The author starts off with a thorough analysis of racial construction in the early Americas, and the often ignored violent slave revolts. Later he ties the importance of blacks joining the military as an important tool of armed experience. These veterans were integral to the defense of
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Hannah
Apr 02, 2015 Hannah rated it it was amazing
I can't believe how much of this was new information to me. Some bits I marked with post-its:

"Sheriffs and white posses raided black homes to seize 'illegal' guns and declared that such seizures were not an infringement of blacks' Second Amendment right to possess guns as part of a militia. Blacks faced strong disincentives to own their guns legally, however, because applying for a license effectively informed local authorities - usually sheriffs - that the applicant had weapons. Blacks were pru
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Marcus Johnson
Mar 09, 2015 Marcus Johnson rated it it was amazing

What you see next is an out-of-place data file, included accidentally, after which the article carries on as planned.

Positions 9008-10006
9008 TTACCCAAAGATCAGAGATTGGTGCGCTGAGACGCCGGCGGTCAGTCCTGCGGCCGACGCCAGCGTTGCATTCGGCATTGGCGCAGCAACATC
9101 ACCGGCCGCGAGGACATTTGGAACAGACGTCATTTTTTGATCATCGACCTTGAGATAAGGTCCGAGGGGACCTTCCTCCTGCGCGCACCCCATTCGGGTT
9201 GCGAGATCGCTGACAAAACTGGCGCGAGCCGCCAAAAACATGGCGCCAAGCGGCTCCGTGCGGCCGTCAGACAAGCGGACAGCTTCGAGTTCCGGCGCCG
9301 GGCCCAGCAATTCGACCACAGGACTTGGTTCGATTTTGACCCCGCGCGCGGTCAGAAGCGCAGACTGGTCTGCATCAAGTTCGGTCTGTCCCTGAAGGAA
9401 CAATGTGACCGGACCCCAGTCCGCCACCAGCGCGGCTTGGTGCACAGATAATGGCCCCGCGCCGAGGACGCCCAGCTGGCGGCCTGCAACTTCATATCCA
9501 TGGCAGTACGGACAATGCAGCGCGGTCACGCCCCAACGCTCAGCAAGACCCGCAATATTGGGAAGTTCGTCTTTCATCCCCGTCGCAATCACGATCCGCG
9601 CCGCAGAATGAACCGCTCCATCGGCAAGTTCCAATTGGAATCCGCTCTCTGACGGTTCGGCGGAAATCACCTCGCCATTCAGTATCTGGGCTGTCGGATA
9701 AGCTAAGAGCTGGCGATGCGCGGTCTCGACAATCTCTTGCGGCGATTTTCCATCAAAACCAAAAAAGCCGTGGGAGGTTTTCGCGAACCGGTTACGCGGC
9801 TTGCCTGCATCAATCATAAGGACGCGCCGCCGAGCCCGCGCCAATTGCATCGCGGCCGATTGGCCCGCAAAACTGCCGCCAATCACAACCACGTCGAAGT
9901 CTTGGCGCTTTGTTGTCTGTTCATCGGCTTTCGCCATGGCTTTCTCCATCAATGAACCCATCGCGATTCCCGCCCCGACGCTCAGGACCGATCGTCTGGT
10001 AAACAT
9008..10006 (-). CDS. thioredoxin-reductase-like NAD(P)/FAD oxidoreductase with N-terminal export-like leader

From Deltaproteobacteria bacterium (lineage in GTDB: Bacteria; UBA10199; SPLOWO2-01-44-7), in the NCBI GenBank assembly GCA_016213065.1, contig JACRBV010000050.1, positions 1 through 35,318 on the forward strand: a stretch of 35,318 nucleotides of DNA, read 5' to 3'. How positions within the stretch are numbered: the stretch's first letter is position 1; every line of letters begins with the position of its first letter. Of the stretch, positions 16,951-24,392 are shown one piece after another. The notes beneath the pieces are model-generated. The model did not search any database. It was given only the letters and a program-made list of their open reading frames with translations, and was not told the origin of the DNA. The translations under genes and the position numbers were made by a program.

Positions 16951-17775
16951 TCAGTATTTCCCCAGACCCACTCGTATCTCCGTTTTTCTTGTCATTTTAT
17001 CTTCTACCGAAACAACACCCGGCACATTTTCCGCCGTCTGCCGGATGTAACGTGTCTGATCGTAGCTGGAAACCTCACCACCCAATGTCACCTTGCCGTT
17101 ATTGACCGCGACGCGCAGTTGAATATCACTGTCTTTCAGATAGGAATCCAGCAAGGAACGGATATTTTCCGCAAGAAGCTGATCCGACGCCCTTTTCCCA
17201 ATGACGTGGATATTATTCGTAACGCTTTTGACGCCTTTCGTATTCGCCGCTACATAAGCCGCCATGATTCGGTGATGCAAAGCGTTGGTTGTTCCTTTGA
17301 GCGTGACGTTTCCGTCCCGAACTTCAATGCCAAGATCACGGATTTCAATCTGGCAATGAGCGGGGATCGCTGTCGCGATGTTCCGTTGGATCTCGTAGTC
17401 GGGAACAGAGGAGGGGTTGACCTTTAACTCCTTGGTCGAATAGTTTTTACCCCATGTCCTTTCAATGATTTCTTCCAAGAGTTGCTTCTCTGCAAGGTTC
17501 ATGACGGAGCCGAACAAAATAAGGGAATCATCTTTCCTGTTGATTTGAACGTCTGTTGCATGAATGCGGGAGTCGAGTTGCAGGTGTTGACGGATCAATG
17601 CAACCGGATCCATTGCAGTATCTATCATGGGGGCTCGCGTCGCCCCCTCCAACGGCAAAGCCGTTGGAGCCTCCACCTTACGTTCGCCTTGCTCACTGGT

Like an archaeologist brushing dust off of artifacts that tell unknown stories, Cobb restores a side of the history that has been whitewashed -- how nonviolence and armed self-defense have historically collaborated to accomplish the objectives of civil rights and freedom movements in the United States.

This book could easily be used as a call-to-arms for oppressed peoples; however, while Cobb states throughout how nonviolence without armed self-defense could've undermined the movements, he respon
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Kellyann
Jan 28, 2016 Kellyann rated it it was amazing
Shelves: history, non-fiction
Cobb was not only there, volunteering in the rural South for civil rights; he is also an engaging, nuanced writer. This book should help complicate anyone's view of both the civil rights movement and the tactic of nonviolent resistance. I found the chapter on the Deacons for Defense and Justice especially illuminating, as well as Cobb's depiction of the transition from nonviolence as the predominant tactic for civil rights, to "black power," which was often assumed (by whites and blacks alike) t ...more
Anna Faktorovich
May 14, 2016 Anna Faktorovich rated it it was ok